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Old 03-18-17, 05:53 PM
  #31  
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Originally Posted by gobicycling View Post
So many choices, so little time?
Yep.

-Bandera
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Old 03-18-17, 05:56 PM
  #32  
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Originally Posted by Bandera View Post
The Zero Reliability issues on a variety of frame-set materials over decades as previously noted are facts.
What is the "what" precisely that you are referring to?

You have no idea of what is important to me, or anyone else or ever could from an internet post, or anything else.

So once again: What is that "What"?

-Bandera
I believe I explained it in the OP.

Basically, if the assumptions noted in the OP are true, how much longevity will you trade for performance or how much performance will you trade for longevity?

And, at our age, is it really a valid concern.
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Old 03-18-17, 05:58 PM
  #33  
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Originally Posted by gobicycling View Post
Approaching 80 - still trying to wear out the frame on my 1998 high quality Reynolds 853 steel bike and I am totally a failure at doing that. But, I am contemplating which bike I might get for my 80th birthday. My wrench says Ti. So many choices, so little time?
Awesome!

Make sure to show us what you get!
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Old 03-18-17, 06:22 PM
  #34  
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I destroyed a CF frame with a non-replaceable derailleur hanger once. Replaced it with another CF frame. All my bikes, including my new mtn bike, are CF. I like the feel. When I was riding road a lot, I had an extremely high level of discernment among frame geometry, layup and material. Most people never get to that level. Ride what you like, but don't expect anyone to agree with your choices - I don't.

It's kinda like Thai food. Most people in the midwest think that the lowest level of heat is too hot. My wife and I think that "Thai hot" (the extreme upper level), is a little too hot, but lower that that is fine. Just a matter of personal choice and what you're used to. I can eat "Atomic" chicken wings and need to add hot sauce. Same with frame stiffness - it's a matter of taste.
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Old 03-18-17, 06:34 PM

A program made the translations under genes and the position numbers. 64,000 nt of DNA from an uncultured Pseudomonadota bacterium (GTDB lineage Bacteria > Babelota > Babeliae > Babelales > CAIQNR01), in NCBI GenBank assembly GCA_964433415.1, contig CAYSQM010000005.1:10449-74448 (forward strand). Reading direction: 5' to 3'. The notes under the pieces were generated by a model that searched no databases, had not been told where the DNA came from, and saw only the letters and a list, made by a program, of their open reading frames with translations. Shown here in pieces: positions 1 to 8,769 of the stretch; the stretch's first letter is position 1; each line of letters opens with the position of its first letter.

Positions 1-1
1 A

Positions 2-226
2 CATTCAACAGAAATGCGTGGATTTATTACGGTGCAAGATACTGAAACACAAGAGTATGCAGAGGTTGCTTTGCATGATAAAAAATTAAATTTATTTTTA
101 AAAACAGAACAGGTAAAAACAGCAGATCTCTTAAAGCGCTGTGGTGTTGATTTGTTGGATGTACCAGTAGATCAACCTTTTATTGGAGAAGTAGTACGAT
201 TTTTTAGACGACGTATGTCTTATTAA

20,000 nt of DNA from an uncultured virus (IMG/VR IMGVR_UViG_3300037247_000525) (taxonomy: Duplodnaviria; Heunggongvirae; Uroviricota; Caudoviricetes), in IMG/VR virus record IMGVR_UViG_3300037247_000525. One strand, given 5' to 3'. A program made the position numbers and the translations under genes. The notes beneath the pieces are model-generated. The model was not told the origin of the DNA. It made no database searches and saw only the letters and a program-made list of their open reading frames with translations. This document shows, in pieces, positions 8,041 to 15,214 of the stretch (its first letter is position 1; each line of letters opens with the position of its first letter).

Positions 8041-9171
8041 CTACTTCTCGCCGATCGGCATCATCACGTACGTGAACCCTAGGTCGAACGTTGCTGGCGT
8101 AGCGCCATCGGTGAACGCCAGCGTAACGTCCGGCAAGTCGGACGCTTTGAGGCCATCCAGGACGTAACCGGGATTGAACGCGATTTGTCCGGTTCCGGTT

#35  
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Originally Posted by Kindaslow View Post
I believe I explained it in the OP.
Not well enough for me to understand "What" in your Post #1, #26 or #32 in reference to "What is What".

So once again: What is that "What", Precisely that you referenced in your post #26?

The what is more important to you, not the reliability.
?

-Bandera
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Last edited by Bandera; 03-18-17 at 06:38 PM.
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Old 03-18-17, 06:41 PM
  #36  
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Originally Posted by Bandera View Post
Not well enough for me to understand "What" in your Post #1, #26 or #32 in reference to "What is What".

So once again: What is that "What", Precisely that you referenced in your post #26?

?

-Bandera
Read right after the words in post 32 " how much longevity" to the end. That is the what.
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Old 03-18-17, 07:06 PM
  #37  
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Originally Posted by Kindaslow View Post
Read right after the words in post 32 " how much longevity" to the end. That is the what.
how much performance will you trade for longevity
Longevity?
As long as I own the machine of course, and why would one expect less performance in it's category of use if built to contemporary material design standards?
So good, so far, in designs dating back many decades of use in my stable in a a variety of materials and designs.

Why would one expect Less in the current technology of 2017?

-Bandera
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Last edited by Bandera; 03-18-17 at 07:11 PM.
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Old 03-18-17, 07:21 PM
  #38  
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50 years from now, I may well be growing daisies.

If not I'm sure I'll want to squeeze every free watt out of the bike possible... just to maintain 10 MPH
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Old 03-18-17, 07:25 PM
  #39  
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Originally Posted by Bandera View Post
Longevity?